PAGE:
Until the world has a vaccine against COVID-19 and until the people of the world are vaccinated, every newspaper editorial, every opinion column and every news broadcast should start with the words “Wear a mask in public places and practice social distancing.”
Unless that message sinks in, the Sun Valley area, Idaho and the rest of the U.S. risk repeated business shutdowns or massive numbers of deaths. The time is past for arguing about it. The key to everyone’s continued good health is to do it.
Only then will citizens be able to return to dealing with important public issues.
In the Sun Valley area, one of the most persistent is the scarcity of workforce housing. Generations of elected officials have said they want to increase the supply of housing—or they’ve said nothing.
Some of the latter placed faith in the “marketplace” to build homes that ordinary people with ordinary local incomes could afford. Some said the people who can’t afford homes didn’t deserve to live here. Others believed it was a failure of local workers or employers that people were unable to afford high prices.
Efforts to build workforce housing were defeated again and again by fears that if local workers occupy homes nearby property values will fall. The fear is patently false, yet fiction has trumped fact again and again.
Such “wins” never take place in public. Projects are scuttled with backroom maneuvers that defeat funding for housing, by threats of frivolous lawsuits or through the use of ordinances that allow large developments to buy out of providing workforce housing by paying in-lieu fees that go nowhere.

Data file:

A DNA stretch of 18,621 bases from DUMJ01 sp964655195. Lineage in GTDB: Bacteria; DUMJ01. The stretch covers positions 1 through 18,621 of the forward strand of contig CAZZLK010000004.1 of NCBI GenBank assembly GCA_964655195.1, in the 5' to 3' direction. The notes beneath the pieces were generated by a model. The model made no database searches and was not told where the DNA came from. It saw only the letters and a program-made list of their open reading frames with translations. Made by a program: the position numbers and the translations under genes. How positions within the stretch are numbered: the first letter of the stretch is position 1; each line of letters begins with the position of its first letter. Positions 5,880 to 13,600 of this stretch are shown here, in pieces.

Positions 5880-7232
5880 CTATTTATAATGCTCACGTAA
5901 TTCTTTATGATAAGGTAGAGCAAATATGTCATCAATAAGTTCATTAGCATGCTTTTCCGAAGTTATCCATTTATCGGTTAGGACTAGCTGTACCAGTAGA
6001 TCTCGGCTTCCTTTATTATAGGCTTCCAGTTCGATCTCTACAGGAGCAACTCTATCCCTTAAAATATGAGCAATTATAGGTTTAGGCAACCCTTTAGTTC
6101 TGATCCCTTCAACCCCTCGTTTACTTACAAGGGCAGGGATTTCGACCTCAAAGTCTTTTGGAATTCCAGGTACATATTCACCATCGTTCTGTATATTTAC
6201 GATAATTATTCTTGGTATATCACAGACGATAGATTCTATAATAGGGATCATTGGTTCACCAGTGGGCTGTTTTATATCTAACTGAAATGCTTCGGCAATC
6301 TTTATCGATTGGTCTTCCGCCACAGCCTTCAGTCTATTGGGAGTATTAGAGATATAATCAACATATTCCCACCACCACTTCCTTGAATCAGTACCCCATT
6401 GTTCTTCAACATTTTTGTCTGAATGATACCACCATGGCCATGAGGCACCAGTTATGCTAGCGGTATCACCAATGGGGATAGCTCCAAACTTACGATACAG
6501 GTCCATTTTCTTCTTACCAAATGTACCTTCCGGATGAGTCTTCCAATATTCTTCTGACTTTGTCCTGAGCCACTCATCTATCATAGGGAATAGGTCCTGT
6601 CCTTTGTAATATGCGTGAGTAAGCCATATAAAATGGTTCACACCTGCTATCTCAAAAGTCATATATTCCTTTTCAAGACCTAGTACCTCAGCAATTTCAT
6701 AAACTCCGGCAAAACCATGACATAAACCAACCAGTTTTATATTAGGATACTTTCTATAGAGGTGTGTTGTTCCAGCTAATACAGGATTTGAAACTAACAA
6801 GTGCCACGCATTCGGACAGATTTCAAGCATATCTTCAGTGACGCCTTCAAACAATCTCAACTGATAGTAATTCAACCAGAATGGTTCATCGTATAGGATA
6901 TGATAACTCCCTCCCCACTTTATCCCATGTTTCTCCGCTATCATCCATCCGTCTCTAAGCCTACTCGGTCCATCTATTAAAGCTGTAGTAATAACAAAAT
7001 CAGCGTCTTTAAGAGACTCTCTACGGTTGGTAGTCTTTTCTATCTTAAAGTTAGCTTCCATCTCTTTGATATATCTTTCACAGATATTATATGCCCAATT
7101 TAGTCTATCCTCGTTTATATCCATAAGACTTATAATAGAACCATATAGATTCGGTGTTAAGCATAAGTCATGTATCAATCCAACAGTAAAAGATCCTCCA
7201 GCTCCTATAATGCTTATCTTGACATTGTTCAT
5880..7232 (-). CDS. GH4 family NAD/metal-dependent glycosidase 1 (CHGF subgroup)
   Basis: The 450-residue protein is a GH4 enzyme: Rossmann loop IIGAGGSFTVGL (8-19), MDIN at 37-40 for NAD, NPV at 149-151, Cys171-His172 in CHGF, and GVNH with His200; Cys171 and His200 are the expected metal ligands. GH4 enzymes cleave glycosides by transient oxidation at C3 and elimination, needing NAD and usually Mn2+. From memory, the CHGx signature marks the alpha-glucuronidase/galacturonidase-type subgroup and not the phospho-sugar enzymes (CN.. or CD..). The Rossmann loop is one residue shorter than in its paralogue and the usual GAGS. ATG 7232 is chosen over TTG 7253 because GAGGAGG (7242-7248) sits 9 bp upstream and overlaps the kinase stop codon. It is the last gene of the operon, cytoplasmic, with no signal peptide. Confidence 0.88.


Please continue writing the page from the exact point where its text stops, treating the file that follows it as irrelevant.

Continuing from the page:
Instead of workforce housing, parks, new city facilities and public employee housing allowances get the nod. Development of quiet parks and housing for emergency service workers isn’t controversial. Housing for everyone else is another matter.
So it was no surprise this week that first-term Ketchum City Councilwoman Courtney Hamilton said, “We haven’t done anything on affordable housing, and it’s driving me crazy.”
Longtime Councilman Michael David said the city needs to be more “aggressive.”
Those were nice words, but they’re meaningless. Ketchum’s priorities are clear. Construction on a new $11.5 million fire station will start soon. Then, the city will overhaul another building for a new City Hall that it bought for $3.1 million.
Housing is Ketchum’s version of the movie “Groundhog Day.” Same script, different day, sleep, repeat. It’s a tiresome rerun when no one is seriously crafting a happy ending.